Scheme 1a

a Key: (a) KL7/pKL5.26A or KL7/pKL5.97A. (b) N. crassa aryl aldehyde dehydrogenase. (c) Microbial catabolism. (d) HCO3H, HCO2H. (e) Me2SO4. (f) (i) HCOCO2H, (ii) O2, (iii) H+. (g) UDP-glucose:coniferyl alcohol glucosyltransferase. (h) Unidentified enzymes. (i) β-glucosidase.

Scheme 2a

a Key: (a) 3-Deoxy-D-arabino-heptulosonic acid 7-phosphate synthase (aroFFBR). (b) 3-Dehydroquinate synthase (aroB). (c) 3-Dehydroquinate dehydratase (aroD). (d) 3-Dehydroshikimate dehydratase (aroZ). (e) Catechol-O-methyltransferase (COMT). (f) Aryl aldehyde dehydrogenase. (g) D-glucose 6-phosphate dehydrogenase; D-glucose 6-phosphate; SAM, S-adenosylmethionine; SAH, S-adenosylhomocysteine.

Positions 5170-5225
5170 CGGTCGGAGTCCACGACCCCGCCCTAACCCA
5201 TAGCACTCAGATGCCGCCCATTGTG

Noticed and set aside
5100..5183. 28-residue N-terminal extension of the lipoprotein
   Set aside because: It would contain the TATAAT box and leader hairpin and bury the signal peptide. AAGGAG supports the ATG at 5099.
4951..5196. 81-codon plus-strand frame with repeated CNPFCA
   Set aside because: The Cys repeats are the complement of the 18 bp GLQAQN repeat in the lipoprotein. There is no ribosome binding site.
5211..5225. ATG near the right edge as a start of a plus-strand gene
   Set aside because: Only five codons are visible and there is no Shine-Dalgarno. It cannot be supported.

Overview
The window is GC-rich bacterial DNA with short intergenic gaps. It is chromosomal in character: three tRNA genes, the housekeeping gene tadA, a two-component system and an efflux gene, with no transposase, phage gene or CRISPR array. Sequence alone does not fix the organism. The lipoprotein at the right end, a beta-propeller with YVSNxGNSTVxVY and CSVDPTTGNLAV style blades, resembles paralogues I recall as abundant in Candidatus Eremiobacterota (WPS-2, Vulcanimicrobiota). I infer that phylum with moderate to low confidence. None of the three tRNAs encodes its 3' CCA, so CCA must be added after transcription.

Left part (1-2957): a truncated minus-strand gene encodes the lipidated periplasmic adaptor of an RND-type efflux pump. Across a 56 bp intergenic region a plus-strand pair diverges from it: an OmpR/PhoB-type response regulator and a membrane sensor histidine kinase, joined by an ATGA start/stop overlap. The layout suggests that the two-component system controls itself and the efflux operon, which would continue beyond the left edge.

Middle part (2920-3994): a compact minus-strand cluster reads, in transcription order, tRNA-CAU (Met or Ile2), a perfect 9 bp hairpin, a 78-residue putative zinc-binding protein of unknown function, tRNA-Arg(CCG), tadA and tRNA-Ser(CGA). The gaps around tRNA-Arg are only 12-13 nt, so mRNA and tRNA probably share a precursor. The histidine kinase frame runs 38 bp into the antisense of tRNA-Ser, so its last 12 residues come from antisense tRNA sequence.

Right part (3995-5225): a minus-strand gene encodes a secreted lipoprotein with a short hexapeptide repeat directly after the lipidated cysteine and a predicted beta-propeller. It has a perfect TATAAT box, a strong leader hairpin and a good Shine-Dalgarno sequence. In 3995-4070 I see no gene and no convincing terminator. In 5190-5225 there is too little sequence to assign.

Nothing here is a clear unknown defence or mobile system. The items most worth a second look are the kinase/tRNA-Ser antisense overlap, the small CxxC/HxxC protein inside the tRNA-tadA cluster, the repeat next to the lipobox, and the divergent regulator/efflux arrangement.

dissolved oxygen at 20% of saturation. Extracellular accumulation (Figure 1) of vanillic, isovanillic, protocatechuic, and 3-dehydroshikimic acids began in mid log phase of microbial growth. 3-Dehydroshikimic acid usually constituted 5-10 mol % of the total product mixture, indicating that the rates for its biosynthesis and dehydration were nearly equal. However, the molar dominance of protocatechuic acid (Figure 1, Table 1) relative to vanillic acid pointed to inadequate catechol-Omethyltransferase activity. Although increasing the specific activity (Table 1) of catechol-O-methyltransferase in KL7/ pKL5.97A relative to KL7/pKL5.26A had little impact on the concentrations (Table 1) of synthesized vanillic acid, supplementation with L-methionine nearly doubled the amount of vanillic acid synthesized by both biocatalysts (Table 1). The 4-fold to 6-fold molar excess of vanillic acid synthesized relative to